I am not saying that transgender people should have the absolute right to veto who is and who is not transgender (not that we would all agree on everything anyway) but it is probable that the inclusion of such groups would not only cause division within the transgender community but also result in a loss of credibility from a political point of view whilst at the same timehaving no potential to achieve tangible political gains. The tiny number of Autogynephillic transsexuals (if indeed they do exist) are not going to benefit, in terms of their political or civil rights from being considered a seperate category from other transsexuals. As such we should ask what the political purpose of including "Adult male sissies" and "Autogynephilic transsexuals" as distinct categories within the transgender umbrella. Transsexuals are of course fully paid up members of the trans community (although some post-operative transsexuals would disagree with me there) what transsexuals' sexual preferences are is no concern of anyone else in the same way that cisgendered people's sexual preferences are not a determinant of their gender identities. Likewise with adult male sissies; it is probable that not all of these people would view themselves as transgender anyway, much less feel that their gender identity is dependent upon something they do in private at home. If the variety of sexual practices engaged in by cisgendered people are not used to define them as cisgendered, or to categorise them as a seperate category within cisgendered men and women, why should these practices apply to transgender people?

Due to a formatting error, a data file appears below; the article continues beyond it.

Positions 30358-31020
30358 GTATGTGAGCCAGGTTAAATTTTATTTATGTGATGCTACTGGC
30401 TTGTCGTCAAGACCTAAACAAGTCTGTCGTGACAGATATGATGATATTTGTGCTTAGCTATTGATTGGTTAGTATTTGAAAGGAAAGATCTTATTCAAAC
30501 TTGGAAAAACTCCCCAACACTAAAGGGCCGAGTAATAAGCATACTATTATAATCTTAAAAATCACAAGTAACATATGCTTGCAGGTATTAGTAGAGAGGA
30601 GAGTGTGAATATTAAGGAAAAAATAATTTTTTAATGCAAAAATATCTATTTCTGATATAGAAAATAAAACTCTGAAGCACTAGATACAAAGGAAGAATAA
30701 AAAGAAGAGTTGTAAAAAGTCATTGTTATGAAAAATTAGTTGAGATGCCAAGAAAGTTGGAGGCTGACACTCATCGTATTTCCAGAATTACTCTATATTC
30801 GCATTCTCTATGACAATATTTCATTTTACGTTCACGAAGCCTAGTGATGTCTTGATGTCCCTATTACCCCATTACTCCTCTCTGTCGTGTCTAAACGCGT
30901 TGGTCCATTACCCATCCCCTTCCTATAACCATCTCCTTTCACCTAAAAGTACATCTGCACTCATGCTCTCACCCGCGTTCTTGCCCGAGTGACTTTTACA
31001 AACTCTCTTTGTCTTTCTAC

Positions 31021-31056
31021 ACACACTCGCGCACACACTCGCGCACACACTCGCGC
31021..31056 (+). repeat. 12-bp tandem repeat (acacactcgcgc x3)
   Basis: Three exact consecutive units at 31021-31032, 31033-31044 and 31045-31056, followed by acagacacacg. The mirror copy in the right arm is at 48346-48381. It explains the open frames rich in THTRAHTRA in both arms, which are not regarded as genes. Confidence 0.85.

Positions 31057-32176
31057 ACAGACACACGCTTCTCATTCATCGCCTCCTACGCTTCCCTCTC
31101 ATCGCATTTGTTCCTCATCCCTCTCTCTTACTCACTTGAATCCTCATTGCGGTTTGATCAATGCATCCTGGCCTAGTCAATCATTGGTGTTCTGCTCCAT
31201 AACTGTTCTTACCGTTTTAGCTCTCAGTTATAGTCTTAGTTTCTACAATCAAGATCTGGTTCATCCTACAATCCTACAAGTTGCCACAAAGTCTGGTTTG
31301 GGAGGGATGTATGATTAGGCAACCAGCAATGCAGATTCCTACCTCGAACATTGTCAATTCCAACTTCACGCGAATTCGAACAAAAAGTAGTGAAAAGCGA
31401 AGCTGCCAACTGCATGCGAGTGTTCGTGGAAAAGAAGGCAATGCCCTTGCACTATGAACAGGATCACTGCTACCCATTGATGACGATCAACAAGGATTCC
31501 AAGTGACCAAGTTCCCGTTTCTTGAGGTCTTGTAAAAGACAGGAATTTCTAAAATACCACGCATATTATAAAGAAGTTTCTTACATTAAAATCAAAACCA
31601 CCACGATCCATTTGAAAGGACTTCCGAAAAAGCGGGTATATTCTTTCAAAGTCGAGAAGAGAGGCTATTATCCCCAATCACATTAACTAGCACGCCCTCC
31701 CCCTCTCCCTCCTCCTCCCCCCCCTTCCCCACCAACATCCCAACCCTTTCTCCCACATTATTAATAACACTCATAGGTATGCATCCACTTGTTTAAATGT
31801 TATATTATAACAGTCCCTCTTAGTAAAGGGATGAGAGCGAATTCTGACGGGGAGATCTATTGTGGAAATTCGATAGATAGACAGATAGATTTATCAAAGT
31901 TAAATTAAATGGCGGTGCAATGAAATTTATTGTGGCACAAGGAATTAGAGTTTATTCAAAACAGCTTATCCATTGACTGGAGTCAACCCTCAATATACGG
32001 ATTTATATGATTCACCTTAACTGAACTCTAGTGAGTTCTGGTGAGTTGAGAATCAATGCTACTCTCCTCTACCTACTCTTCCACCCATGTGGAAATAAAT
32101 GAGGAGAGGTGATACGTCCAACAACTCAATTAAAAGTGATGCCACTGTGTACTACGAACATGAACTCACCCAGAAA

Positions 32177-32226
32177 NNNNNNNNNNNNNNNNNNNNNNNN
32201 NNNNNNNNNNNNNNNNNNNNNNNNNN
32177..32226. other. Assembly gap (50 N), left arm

Whilst this post is ont intended to discourage our cisgender friends and supporters, it is clear that cisgendered people who are involved with the trans community need to be careful, as most of them already are, to respect the wishes and opinions of the transgender community.

We need constantly to remind ourselves that transgender is first and formost a political concept, and a particularly successful one at that. As such it is the more the property of transgender people than anyone else and who is included as transgender, or as seperate identities within that umbrella, should be a matter for us all, not academics. The consequences of weakening the transgender movement and a return to the days when "academics" such as Janice Raymond can openly call for others to engage in hate-crimes against us will not be borne by cisgender academics but by ordinary transgender people in their everyday lives, workplaces, schools, streets and homes.